I‘ll see the movie, of course.  I have to.  Like a junkie always hoping that the next hit will deliver the same great high as ‘the first time’, I’ll pay my ten or twelve dollars, and sink into my seat in the darkness, ready, willing to be swept away.  I still believe it’s possible.  I have to.

Obi-Wan said it best: “You must trust your feelings.”

Wednesday, November 25, 2015

My Cell-Phone, My Self

I’ve been recently dis-employed (‘re-structured’, they say, though I feel just the same), and I’m still adapting to the new routine, an absence of routine.  And I don’t really miss it: the commute, the meetings, the necessary but pointless on-line courses, the things that come with the job, but aren’t the job.  But I do miss my phone.

It was work-provided, and so work-returned on my exit.  An iPhone 6, white, with a gold metal back (I was working with the mining industry at the time it was ordered).  I liked it, the size, the weight, how it felt in my hand.  How it worked.

We do, of course, have another phone, another mobile.  We cut the land-line years ago, and the family phone - the house phone - is a near-identical iPhone 6.  I use it, sometimes.

But it’s not my phone.  Its settings, its contents, its apps, are a compromise, a neutral Switzerland intended to satisfy a variety of users: me, my wife, our kids.  It’s not appropriate for me to make it too much my own.  I’m not, after all, the one who carries it most.  So, while I’m not, from a communications standpoint, ‘cut off’, the fact remains: it’s not my phone.

Now, of course, I notice it’s absence.  Not like a missing limb; I’m not experiencing phantom buzzing in my shirt pocket, hearing its ringtone in an empty room.  There is a physical aspect of it, and it’s funny how quickly our phones (mere devices for communication) have become talismans, good luck charms, something vital to be checked for when we leave the house -  wallet, glasses, keys, phone.  There’s a reassurance, reaching into a pocket and knowing it’s there.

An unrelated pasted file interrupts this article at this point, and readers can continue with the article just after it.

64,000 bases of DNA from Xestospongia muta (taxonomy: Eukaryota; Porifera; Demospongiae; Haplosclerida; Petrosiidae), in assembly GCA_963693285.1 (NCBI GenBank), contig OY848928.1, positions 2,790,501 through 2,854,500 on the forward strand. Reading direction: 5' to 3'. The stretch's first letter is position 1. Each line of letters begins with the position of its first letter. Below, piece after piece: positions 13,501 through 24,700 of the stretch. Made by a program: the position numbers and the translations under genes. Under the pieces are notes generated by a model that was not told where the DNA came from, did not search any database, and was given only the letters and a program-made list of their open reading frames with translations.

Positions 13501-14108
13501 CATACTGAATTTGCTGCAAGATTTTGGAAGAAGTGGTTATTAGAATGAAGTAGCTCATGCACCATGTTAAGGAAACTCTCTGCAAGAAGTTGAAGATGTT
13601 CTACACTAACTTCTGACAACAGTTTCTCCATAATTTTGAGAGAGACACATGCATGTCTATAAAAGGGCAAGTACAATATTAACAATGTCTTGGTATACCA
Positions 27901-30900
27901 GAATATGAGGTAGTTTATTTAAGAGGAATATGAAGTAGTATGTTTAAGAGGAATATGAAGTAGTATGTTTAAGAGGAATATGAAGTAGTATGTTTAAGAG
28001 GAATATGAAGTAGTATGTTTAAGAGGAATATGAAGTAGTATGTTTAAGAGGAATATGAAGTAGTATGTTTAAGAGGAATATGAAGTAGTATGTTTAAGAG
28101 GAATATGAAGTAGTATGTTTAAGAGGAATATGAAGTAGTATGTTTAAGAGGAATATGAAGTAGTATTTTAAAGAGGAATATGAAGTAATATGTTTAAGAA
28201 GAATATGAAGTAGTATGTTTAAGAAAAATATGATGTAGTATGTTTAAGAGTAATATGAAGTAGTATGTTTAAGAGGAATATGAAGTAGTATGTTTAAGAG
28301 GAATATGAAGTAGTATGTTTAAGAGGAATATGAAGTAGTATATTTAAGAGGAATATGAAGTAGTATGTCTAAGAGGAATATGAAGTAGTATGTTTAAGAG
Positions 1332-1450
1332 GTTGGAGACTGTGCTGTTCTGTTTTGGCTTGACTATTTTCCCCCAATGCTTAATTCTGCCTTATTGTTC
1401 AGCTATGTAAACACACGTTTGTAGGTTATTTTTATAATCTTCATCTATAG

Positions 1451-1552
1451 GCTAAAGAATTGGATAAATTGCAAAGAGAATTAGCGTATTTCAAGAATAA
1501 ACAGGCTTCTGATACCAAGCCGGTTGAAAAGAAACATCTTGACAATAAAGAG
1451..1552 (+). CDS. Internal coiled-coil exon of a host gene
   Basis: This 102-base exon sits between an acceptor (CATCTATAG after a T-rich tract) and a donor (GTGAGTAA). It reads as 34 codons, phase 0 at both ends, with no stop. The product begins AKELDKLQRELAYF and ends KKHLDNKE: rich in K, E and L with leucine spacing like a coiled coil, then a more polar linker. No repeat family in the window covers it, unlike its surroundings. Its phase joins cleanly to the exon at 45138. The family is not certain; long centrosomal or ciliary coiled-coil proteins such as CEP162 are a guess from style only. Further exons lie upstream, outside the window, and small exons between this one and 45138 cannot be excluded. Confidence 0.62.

But no, it’s more than that.  I miss our … conversations.

Think about it: how much time do you spend interacting with your smartphone?  (One recent study suggests Americans are spending, on average 4.7 hours per day with them.)  A good phone, our loyal companion, tells us things (when we’re late for meetings), answers questions (where have we seen that actor before?), and entertains us (that one game you just can’t stop playing).  It advises when to bring an umbrella, or when to turn left, which new restaurants we should try and when we can see that movie.  It’s a best friend, the best of friends, who will help get you home from the airport, but never asks you to return the favour.

And the music - how I miss the music!  True, I haven’t actually lost any of it - it’s all there in iTunes, and available via my desktop computer.  But I don’t have any way to play it: with the phone’s capabilities, there was no reason to have an iPod or mp3 player.  Now, my only-recently-acquired armband sits on a dresser, unused and unwanted, as I make my silent way to the gym.  Like so many things, it didn’t seem really important until it was gone.

For these aren’t just phones, any more, are they, but our servants, assistants, concierges.  The access to banks and our money, to our friends and colleagues.  Where we go for news, sports, and weather; how we get reservations, how we get on planes.  They have become, as a result, a part of us, an object into which we can pour our personalities.  Just think what your phone’s cover or case says about you.

We’ve even lessened their role as a communicator.  Do you ever really answer a call any more if the number isn’t linked to a contact?  Do people even exist if they’re not in our address book?  That, more than ‘missing’ a call, is why (along with Caller ID) we have voicemail: to employ two levels of instant screening.  Greater, more constant access is actually making us less reachable: only those whose number I have can have me.

It’s incredible that the immediacy of a phone call has been replaced by texting.  To be fair, it does eliminate the need to dial, or wait for the other party to pick up, but how incredible that we’ve accepted typing over speaking.  Except, of course, that now we have voice-to-text apps.

But are we really just nothing more than the sum of our apps?  Merely a collection of circuits, copper, aluminum, glass and plastic?

I prefer - I want - to think not, that a smartphone is simply a tool, albeit a remarkable, adaptable, personalized one.

It’s not really that we are our phones - no, it’s fairer to say our phones are us.  The aspects of ourselves that we implant in them, we share without losing.  The phone did not take those parts of me with it - I have them still, waiting to impart them to the next willing receptacle.

Maybe Space Grey next time?